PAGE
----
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Project Management Case Studies

Milestones to Efficiency: Factors that Influence Program Management Success in U.S. Federal Agencies

Milestones to Efficiency: Factors that Influence Program Management Success in U.S. Federal Agencies

OVERVIEW

Government agencies must implement rigorous project and program capabilities to successfully deliver their initiatives. Yet PMI’s 2014 Pulse of the Profession: The High Cost of Low Performance reveals that only 52 percent of government strategic initiatives meet their original goals and business intent. And just over a third of government agencies report that they fully understand the value of project management. While that should be cause for alarm, there are government agencies that execute project and program management with notable results. This document provides a summary of three such programs.

Project and Program Management in Government Leads to Greater Success Rates​​​​​​

Although formalized project and program management practices have yet to be embraced with equal rigor across all government entities, data reveal that implementing Organizational Project Management (OPM) leads to higher rates of project and program success. To identify the success factors that will serve to inform other government entities, and ideally lead to greater adoption of OPM, PMI initiated three case studies to illustrate what successful OPM looks like in government.

These case studies explore program management within the Social Security Administration (SSA), the Bureau of Indian Affairs (BIA), and the Federal Aviation Administration (FAA). This report summarizes the high-level findings and common themes that emerge from these studies, with implications for greater adoption of OPM practices to improve project and program management across government agencies.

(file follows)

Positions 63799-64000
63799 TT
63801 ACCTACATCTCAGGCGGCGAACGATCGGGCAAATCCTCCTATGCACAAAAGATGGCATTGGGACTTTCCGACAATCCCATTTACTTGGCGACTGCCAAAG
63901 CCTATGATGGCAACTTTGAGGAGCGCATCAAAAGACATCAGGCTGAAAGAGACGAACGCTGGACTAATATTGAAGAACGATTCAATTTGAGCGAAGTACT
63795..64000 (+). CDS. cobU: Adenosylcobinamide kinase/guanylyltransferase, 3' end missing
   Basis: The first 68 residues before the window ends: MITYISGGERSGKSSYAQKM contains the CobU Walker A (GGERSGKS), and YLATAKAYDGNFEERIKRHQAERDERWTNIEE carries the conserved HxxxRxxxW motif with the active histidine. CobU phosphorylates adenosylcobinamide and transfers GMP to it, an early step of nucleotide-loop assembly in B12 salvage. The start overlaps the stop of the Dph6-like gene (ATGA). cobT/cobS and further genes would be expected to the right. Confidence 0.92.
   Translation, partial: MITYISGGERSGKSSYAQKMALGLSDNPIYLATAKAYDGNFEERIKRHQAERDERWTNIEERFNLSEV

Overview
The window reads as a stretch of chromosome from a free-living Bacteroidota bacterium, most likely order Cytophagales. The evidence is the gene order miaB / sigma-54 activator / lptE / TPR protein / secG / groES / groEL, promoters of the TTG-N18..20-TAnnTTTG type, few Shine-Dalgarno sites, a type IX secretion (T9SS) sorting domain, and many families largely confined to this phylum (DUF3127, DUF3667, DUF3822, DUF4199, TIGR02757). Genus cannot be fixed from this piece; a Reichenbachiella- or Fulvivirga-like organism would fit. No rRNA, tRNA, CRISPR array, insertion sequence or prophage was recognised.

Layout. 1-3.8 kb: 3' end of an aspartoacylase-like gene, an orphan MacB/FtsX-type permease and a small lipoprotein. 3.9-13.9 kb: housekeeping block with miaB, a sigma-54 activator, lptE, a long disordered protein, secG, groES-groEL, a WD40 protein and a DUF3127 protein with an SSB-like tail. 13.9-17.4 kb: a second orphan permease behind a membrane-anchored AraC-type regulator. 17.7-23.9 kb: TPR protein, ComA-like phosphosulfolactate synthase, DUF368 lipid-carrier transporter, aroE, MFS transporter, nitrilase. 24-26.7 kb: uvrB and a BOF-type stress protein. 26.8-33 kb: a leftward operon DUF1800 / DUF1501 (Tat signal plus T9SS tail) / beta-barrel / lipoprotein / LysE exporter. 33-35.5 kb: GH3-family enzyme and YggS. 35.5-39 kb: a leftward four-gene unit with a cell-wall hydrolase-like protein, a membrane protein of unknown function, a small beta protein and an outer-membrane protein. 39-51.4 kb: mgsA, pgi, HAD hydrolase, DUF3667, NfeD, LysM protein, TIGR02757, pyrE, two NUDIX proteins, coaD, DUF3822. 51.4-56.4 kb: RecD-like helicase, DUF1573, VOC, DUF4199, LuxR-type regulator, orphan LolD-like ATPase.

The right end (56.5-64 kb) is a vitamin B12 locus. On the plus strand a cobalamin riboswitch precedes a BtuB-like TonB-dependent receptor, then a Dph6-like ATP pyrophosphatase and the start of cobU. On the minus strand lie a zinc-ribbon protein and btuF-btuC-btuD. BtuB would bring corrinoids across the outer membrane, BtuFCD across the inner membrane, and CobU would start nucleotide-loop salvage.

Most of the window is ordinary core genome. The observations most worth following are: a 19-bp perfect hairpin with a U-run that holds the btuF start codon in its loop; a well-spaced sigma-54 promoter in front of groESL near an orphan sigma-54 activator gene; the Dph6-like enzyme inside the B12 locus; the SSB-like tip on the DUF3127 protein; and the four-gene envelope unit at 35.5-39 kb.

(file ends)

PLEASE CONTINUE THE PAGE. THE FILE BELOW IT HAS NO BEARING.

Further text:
SUCCESS FACTORS

Each of the case studies examines a different aspect of program management within government:

  • The SSA: the value of a career development program to develop highly skilled, trained and qualified program managers
  • The BIA: the successful implementation of project management in a program to reduce violent crime, and
  • The FAA: a solid project/program management foundation to provide the necessary experience and skills to streamline the creation and implementation of new air-safety technology.

These case studies illustrate the value of OPM to realize program benefits across disparate programs and government agencies. Each also illustrates how OPM aligns organizational goals. And, while on the surface, these case studies appear to have little in common, they share certain project and program management attributes that led to success for each. These attributes include:

Strong Leadership Capabilities